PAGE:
potential adverse effects of the An-SDZ are unknown.

SDZ concentrations in manure and the amounts of manure applied to fields vary

which results in different masses of SDZ reaching the field. Also the flow rate in the field is

not constant due to rainfall events and evaporation which results in different pore-water

velocities. Effects of concentration and total applied mass on SDZ transport were revealed

in transport experiments in a silty loam conducted by Wehrhan et al. (2007). They found

that when the same mass of SDZ was applied by varying input concentration and pulse

duration, remarkably more mass was eluted in the experiment with the lower input

concentration. But when SDZ solutions with different concentrations were applied for the

same time, more mass eluted in the experiment with the higher input concentration. In

general, less retardation can be expected in higher concentration ranges for non-linear

sorbing solutes with adsorption isotherms that exhibit a convex shape with respect to the

solute concentration, like SDZ. The concentration of non-linear sorbing substances

3.2 Introduction

31

determines also the time which is needed to reach equilibrium. Braida et al. (2001) showed

that for PAHs sorption equilibrium was reached faster at higher concentrations.

Discussions in the literature on the effect of flow rate on sorption are ambiguous.

While some researchers observed changes in reaction rates with pore water velocity

(Brusseau, 1992; Kim et al., 2006) others did not (Deng et al., 2008). Due to the

pronounced differences in experimental results the hypothesis was developed that the

relationship between adsorption rate and pore water velocity is not simply determined by

the contact time between the solute and the soil surface (Zhang and Lv, 2009). Based on

pore scale simulations, Zhang and Lv (2009) and Zhang et al. (2008) proposed that

different reaction rates with pore water velocity are caused by heterogeneous sorption on

the microscopic scale.

Numerical analysis of experimental data allows the quantification and partly the

identification of governing transport processes. Parameter estimates obtained from a fit to

data can be used for the prediction of substance behavior. So far, attempts to

mathematically describe SDZ transport in soil columns have been very difficult due to the

complexity of the sorption processes. Besides irreversible sorption, reversible kinetic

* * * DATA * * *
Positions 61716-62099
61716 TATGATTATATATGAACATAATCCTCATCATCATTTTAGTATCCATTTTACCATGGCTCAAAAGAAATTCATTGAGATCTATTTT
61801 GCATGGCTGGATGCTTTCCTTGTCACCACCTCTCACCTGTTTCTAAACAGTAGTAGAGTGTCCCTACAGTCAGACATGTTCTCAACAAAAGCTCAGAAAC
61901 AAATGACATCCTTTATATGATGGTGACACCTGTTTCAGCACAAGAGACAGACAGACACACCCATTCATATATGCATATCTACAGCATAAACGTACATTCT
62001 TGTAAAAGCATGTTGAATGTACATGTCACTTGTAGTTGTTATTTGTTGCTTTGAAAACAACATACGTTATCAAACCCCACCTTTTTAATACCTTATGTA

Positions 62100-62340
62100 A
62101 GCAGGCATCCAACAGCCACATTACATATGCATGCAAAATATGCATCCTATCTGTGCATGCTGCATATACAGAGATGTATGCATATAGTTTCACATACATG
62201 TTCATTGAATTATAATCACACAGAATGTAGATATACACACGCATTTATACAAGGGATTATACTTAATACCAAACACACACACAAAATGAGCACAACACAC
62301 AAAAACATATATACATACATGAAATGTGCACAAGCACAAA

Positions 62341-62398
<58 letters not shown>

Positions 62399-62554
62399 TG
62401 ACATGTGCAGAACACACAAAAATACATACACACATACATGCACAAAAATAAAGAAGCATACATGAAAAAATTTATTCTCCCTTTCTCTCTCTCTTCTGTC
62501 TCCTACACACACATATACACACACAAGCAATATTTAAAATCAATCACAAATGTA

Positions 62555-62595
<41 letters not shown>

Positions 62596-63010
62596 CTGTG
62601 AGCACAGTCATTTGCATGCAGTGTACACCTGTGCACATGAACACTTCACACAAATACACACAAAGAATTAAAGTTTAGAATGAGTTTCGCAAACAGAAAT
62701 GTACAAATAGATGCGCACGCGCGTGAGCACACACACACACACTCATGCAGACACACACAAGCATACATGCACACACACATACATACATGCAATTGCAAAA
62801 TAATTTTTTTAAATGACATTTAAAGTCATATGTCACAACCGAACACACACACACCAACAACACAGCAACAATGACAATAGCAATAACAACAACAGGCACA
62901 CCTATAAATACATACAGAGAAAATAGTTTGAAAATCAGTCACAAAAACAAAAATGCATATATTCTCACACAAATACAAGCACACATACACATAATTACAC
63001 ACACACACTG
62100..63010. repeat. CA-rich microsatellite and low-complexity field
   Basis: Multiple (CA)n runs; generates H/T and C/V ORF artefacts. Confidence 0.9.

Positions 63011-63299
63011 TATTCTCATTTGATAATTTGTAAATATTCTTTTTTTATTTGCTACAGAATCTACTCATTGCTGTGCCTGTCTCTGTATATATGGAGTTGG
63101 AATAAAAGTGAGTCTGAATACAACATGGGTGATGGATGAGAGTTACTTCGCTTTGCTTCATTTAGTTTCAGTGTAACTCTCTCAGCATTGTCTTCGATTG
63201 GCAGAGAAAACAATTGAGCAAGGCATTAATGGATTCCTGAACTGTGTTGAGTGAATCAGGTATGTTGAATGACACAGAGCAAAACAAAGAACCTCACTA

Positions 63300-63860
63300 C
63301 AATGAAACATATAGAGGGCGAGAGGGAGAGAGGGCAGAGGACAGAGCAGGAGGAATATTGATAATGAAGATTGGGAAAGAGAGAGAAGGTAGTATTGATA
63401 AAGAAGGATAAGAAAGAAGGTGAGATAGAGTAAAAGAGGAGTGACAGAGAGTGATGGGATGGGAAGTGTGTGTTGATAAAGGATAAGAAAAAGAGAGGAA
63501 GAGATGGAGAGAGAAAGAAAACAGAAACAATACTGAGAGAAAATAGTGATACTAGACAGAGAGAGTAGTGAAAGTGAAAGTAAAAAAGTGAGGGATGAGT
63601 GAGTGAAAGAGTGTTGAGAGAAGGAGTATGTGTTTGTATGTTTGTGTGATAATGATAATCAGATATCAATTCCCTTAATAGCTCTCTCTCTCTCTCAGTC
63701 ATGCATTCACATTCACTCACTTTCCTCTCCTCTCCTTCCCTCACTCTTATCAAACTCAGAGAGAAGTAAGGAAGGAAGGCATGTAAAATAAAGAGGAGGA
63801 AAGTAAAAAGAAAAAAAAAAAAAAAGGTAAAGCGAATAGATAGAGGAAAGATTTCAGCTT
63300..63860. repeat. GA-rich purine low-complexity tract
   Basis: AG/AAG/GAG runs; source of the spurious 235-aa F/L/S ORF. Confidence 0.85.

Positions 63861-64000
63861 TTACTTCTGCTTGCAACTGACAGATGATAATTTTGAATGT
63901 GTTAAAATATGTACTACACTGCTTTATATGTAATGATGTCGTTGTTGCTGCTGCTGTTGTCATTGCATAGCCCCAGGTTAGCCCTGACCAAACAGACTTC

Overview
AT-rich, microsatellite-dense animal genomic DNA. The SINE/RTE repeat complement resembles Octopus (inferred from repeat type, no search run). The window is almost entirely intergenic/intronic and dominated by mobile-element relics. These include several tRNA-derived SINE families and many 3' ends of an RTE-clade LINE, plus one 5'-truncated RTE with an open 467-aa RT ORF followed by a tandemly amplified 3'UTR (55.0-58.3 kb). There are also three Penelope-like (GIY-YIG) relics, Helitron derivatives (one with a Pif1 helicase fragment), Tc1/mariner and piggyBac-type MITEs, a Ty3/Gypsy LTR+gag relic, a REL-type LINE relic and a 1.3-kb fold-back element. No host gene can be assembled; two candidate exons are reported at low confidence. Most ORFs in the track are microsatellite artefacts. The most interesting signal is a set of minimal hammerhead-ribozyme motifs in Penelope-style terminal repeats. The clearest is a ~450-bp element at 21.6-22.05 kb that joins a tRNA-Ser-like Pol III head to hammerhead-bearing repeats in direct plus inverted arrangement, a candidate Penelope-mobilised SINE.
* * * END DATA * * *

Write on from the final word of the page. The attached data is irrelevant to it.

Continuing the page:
sorption has to be considered. Wehrhan et al. (2007) could describe BTCs of SDZ best with

an attachment/detachment model which included two reversible kinetic sorption sites and

one kinetic irreversible sorption site. Unold et al. (2009a,b) used a fully kinetic model with

one reversible kinetic sorption site and one irreversible sorption site. Sorption on the

reversible sites was described by the Freundlich sorption isotherm. The study of Wehrhan

et al. (2007) revealed that, although one model concept was able to fit all BTCs, the

estimated parameters differed for BTCs made with different boundary conditions i.e., input

concentration and pulse duration.

The aims of the study were i) to investigate the effect of different input

concentrations and flow velocities on SDZ transport and ii) to investigate differences and

similarities in fitted parameter sets by simultaneously fitting BTCs obtained under different

experimental conditions. Measured 14C-breakthrough curves and concentration profiles

were modeled using two model concepts based on the convective-dispersive transport

model. The first model described the sorption process with a two-site model with one

reversible kinetic (described by Freundlich sorption) and one irreversible kinetic sorption

site. This model was also used for describing the transformation of SDZ into 4-OH-SDZ

and An-SDZ. The second model was based on the attachment/detachment approach using

Chapter 3

32

two reversible kinetic and one irreversible sorption site. Using this approach, model

parameters were fitted simultaneously to selected experiments in order to test if a common

set of parameters can be found.

3.3 Material & Methods

3.3.1 Soil

Transport experiments on undisturbed soil columns were performed in order to

study the effect of concentration and flow rate on the transport of SDZ. The soil, taken from

the plow layer of an agricultural field near Kaldenkirchen (Germany), was classified as

loamy sand (FAO) with mass fractions of 4.9% clay, 26.7% silt and 68.5% sand, a pH value

of 6 (0.01 M CaCl2), a mass fraction of organic carbon of 1.07% and a cationic exchange

capacity of 7.8 cmolckg-1 (Förster et al., 2008, Unold et al., 2009b).

Transport experiments were carried out on five PVC columns containing

undisturbed soil material. The experimental conditions are presented in Table 3.1. In the

subsequent, we will refer to the experiments and soil columns by using its respective capital

letter. The soil columns had an inner diameter of 8.5 cm and a height of 10 cm and were

taken from the upper 30 cm of the field according to Unold et al. (2009b). To facilitate

undisturbed sampling, a metal adapter was mounted at the front end of the column. The

undisturbed soil columns were fixed on a porous glass plate, having a high conductivity and

an air-entry value higher than 100 mbar.

Table 3.1: Experimental conditions for the different soil column experiments

Exp. Flow rate

[cm h-1

]

Cinput

SDZ

[mg L-1

]

SDZ-

Pulse

duration

[h]

Irrigation ρa

[g cm-3

]